The vendor had also conducted a round of layoffs in March 2020, but raised $300 million in June 2021, bringing its market valuation to $6.3 billion at the time. The vendor has raised more than $1 billion since it was founded in 2012, but an IPO executives had anticipated hasn't materialized.
“Their growth was crazy before the pandemic,” Thurai said. But “as with any fast-growing company, they have growing pains.”
Taylor's departure followed stories in The Information and The Boston Globe that detailed trouble at DataRobot. Top executives including Wright and CFO Damon Fletcher -- both relatively recent hires -- sold millions of dollars in stock in 2021 while most employees, including veterans, were not allowed to sell their stock, according to those reports.
DataRobot’s financial situation in some ways mirrors the challenges faced by public companies, and executive stock-selling that could be seen as normal during upbeat times can take on more negative perceptions in a down market, said Kashyap Kompella, CEO and analyst at RPA2AI.
“When market conditions shift like this, expectations about executive behavior also change,” Kompella said. "Executives have more leeway during exuberant times but when the outlook turns negative, many controversies related to differential treatment, self-dealing, and wasteful spend arise. Upholding not just the letter of the law but also the spirit of the law becomes important.”
DataRobot has drawn considerable attention as it and many other tech vendors cope with more hesitant customers and a slowdown in venture financing and tech IPOs.
However, the vendor's technologies and business fundamentals remain strong, and executive stock sales don't necessarily indicate problems, said Mike Gualtieri, a Forrester Research analyst.
DataRobot gained momentum with its 2019 acquisition of data prep vendor Paxata and appointed Paxata's co-founder Nenshad Bardoliwalla chief product officer in 2021. Forrester named DataRobot as an industry leader this year.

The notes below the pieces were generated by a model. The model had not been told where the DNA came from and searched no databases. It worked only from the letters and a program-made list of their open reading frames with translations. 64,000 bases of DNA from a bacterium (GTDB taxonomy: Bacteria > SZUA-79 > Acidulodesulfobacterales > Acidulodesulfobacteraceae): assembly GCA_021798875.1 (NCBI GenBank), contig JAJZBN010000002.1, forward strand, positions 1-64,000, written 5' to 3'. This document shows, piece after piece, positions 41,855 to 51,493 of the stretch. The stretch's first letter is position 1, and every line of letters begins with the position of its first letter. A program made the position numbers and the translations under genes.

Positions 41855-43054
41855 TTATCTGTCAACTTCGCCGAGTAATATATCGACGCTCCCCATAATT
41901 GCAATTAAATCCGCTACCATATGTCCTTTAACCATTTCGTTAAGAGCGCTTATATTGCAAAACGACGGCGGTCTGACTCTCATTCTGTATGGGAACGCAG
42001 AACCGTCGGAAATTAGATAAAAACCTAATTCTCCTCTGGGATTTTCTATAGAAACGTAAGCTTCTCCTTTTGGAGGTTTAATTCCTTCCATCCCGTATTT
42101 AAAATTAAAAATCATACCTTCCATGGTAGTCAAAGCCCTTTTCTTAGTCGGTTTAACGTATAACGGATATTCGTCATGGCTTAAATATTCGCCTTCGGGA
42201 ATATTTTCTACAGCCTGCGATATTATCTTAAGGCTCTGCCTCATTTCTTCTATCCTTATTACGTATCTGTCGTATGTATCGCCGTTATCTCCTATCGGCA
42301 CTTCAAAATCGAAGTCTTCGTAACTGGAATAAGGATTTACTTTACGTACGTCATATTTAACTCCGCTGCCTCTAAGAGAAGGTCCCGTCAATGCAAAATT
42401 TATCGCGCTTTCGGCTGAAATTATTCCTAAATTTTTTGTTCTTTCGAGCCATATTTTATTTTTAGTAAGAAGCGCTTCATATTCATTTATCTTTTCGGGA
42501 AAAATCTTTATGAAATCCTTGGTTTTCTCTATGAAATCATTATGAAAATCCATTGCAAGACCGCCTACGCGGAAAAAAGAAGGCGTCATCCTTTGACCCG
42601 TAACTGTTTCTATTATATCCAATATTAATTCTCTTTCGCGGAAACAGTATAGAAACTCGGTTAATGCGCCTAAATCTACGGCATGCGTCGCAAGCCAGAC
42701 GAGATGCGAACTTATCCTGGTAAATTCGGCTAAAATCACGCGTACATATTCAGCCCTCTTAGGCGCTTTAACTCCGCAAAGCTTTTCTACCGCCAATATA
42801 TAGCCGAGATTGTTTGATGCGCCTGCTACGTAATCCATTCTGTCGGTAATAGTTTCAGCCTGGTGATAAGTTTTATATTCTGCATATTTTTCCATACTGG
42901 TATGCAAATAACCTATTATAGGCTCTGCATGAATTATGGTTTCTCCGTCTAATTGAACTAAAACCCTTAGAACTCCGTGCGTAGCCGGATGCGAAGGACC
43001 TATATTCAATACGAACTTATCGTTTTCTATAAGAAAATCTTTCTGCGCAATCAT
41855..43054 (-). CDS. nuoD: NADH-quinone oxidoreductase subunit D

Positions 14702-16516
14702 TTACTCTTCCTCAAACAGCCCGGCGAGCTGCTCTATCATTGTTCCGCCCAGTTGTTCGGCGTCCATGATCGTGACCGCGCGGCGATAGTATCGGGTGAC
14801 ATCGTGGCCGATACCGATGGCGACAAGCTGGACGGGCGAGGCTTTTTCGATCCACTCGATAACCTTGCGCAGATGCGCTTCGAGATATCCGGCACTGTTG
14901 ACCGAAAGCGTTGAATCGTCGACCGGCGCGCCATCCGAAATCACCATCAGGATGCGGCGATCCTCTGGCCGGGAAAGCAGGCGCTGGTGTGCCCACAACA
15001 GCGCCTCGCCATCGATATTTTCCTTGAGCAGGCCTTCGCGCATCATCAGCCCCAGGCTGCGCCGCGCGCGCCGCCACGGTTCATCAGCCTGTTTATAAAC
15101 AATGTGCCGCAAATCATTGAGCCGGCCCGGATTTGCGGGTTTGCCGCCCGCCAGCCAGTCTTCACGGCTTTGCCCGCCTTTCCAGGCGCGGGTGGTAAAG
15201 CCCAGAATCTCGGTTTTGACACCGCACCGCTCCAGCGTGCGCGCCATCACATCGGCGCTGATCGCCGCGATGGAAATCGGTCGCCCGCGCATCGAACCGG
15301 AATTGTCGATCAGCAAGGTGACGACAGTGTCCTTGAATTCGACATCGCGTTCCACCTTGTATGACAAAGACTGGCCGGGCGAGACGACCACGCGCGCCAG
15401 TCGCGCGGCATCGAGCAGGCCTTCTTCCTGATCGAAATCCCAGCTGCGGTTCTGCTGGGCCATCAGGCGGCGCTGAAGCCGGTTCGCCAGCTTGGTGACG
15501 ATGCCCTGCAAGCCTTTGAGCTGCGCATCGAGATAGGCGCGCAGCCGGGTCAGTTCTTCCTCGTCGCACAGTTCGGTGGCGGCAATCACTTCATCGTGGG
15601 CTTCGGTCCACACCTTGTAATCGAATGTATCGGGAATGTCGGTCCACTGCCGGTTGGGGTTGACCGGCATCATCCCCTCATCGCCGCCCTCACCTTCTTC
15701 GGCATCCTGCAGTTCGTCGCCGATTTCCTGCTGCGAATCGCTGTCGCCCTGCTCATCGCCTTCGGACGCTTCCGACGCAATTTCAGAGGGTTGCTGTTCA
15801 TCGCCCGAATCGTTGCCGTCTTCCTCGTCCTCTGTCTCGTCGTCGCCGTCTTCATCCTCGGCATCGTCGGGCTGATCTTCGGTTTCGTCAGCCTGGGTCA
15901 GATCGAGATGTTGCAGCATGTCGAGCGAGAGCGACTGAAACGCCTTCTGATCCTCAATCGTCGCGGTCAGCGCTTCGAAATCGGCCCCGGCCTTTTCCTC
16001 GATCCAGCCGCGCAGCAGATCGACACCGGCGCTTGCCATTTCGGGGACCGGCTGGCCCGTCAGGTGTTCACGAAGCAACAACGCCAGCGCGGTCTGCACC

DataRobot broadened its suite of products beyond its core automated machine learning platform and now offers coding and data prep tools. It has been successful in securing big contracts in vertical industries, such as healthcare.
"They have a portfolio of strong products that customers want now," Gualtieri said. "We also evaluated their strategy and that's on the high side as well, and mostly because of their strategy of industry [platforms]."
As for Taylor's departure, "that's not going to hurt the company at all," he said. "It's probably good for the company that he left because if there's that much bad blood at the company at a high level, that's not good."
Taylor, an admirer of Achin, alleged in his at-times emotional letter that DataRobot's valuing of financial incentives over passion for its technology has "killed morale," and he portended dire consequences for the vendor unless there are "drastic changes in leadership."
"Employees missed family events, worked family vacations with the promise that their paper millions would be converted to cash," Taylor wrote. "The employees stayed at DataRobot and worked harder while executives that had been there for months, not years, were cashing out."
Among other accusations, Taylor also decried the predicament of some DataRobot employees who he said took out loans to buy company stock and lost significant amounts of money -- a risky move that also is not unusual in corporate stock option plans, Gualtieri noted.
"Promising employees and family riches, if they stay, will no longer work," Taylor wrote. "As an AI company, that means we're terminal."
Taylor declined to comment for this story.